Turns out, Dorothy, from ‘The Wizard of Oz?’ Nothing but a trouble-making farm girl that ruined everything. That’s right. We were lead to believe she was nothing more than an innocent, naive lost child from Kansas, just trying to find her way home somewhere over the rainbow. But we know better now.
During a slight lull between songs, Mumford and Sons looked out across the sold-out crowd of the Xcel Energy Center and asked a simple question: “Where were you in (2008) when we played the 400 Club to 12 people?”
“This is a play that’s unlike anything anyone’s ever seen before.” That was the early promise from War Horse’s lead actor, Alex Morf, when I talked to him earlier this week. After seeing the performance Wednesday night during the show’s debut at the Orpheum Theatre, I can’t help but completely agree.
hen a musical has people humming, singing (sometimes hysterically) and air-guitar-playing the hit songs of the show before it even starts, it’s gonna be a good time.
Do yourself a favor. Take a drive down westbound Franklin Avenue, past Lake of the Isles and turn left. Nestled between Cedar Lake and Lake of the Isles, you’ll find Chef Don Saunders’ newest concept, The Kenwood.
No one needed a bright, colorful, uplifting performance — proving there’s magic in an old trusty umbrella — more than winter weary Minnesota.
From the get-go, fresh-faced, wide-eyed young men in crisp white shirts and perfectly tightened black ties promised to share the story of a book — a book that would change our lives. Well, mission accomplished, boys.
“Only the children’s voices soothe me,” an anguished Sister Aloysius sings at the conclusion of “Doubt,” the new opera based on John Patrick Shanley’s Pulitzer Prize-winning play.
The life of Frank Abagnale, Jr. is perhaps the most shocking upon realizing its truth. While most of us were learning to drive and thinking about college, Frank was ditching his pilot uniform for a doctor’s lab coat, while shoving millions in counterfeit money into an empty suitcase.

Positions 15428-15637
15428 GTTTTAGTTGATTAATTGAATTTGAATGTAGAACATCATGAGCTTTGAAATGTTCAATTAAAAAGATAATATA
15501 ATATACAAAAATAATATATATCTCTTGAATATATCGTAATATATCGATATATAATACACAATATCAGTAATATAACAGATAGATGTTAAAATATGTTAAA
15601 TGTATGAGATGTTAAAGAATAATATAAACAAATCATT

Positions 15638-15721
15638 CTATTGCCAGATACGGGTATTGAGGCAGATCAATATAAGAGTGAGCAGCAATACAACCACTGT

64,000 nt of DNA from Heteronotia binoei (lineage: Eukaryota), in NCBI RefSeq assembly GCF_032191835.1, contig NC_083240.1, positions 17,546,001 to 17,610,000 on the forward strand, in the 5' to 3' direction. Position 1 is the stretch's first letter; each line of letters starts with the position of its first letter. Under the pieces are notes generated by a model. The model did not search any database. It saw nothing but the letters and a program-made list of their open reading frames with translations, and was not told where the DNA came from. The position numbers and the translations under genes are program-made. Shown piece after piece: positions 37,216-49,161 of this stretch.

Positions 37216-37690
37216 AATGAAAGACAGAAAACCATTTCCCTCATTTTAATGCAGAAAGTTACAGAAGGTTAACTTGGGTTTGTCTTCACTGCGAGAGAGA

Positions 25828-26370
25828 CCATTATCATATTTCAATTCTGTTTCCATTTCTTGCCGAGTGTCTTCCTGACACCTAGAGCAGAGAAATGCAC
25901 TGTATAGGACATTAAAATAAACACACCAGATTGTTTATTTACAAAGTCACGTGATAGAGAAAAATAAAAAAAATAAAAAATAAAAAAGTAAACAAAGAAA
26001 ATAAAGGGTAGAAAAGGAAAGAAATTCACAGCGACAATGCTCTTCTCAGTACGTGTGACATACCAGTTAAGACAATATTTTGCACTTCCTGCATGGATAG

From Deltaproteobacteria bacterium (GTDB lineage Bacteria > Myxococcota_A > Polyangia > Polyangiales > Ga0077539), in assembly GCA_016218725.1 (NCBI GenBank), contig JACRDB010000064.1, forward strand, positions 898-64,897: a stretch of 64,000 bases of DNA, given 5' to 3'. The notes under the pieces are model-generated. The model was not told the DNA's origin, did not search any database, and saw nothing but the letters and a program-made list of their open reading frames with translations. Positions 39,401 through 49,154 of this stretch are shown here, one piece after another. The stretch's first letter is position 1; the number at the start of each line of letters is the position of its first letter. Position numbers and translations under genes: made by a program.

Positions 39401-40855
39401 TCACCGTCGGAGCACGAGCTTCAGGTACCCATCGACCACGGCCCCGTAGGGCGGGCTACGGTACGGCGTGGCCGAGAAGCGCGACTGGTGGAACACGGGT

Picking a favorite moment from the movie “Elf” is what I imagine it’s like picking a favorite child — impossible.
It seems almost strange to see a crowd packed around a nearly completely empty stage — with only two small platforms and zero instruments. But half-way into the first song, you realize, you don’t miss the band at all.
It’s been 25 years since we’ve had the Material Girl live and in the flesh — and strangely enough, it appears she hasn’t aged a bit.
For a tale that’s old as time, Beauty and the Beast never feels timeworn. As one of the classic stories from the Disney vault, this charming storyline proves once and again that it’s a favorite for a reason.
He may be wearing a different shirt and a new tie but there’s one thing that Nate Beck is never without — a friendly smile. Rain or shine, first-timers or loyal customers, Beck always serves up some of the finest hot dogs in Minnesota with a side of humility and charisma.
It’s not often that a performer receives a standing ovation, just for gracing the stage — and during a make-up concert, no less. But when you have as much talent that Kristin Chenoweth does, it seems more than deserved.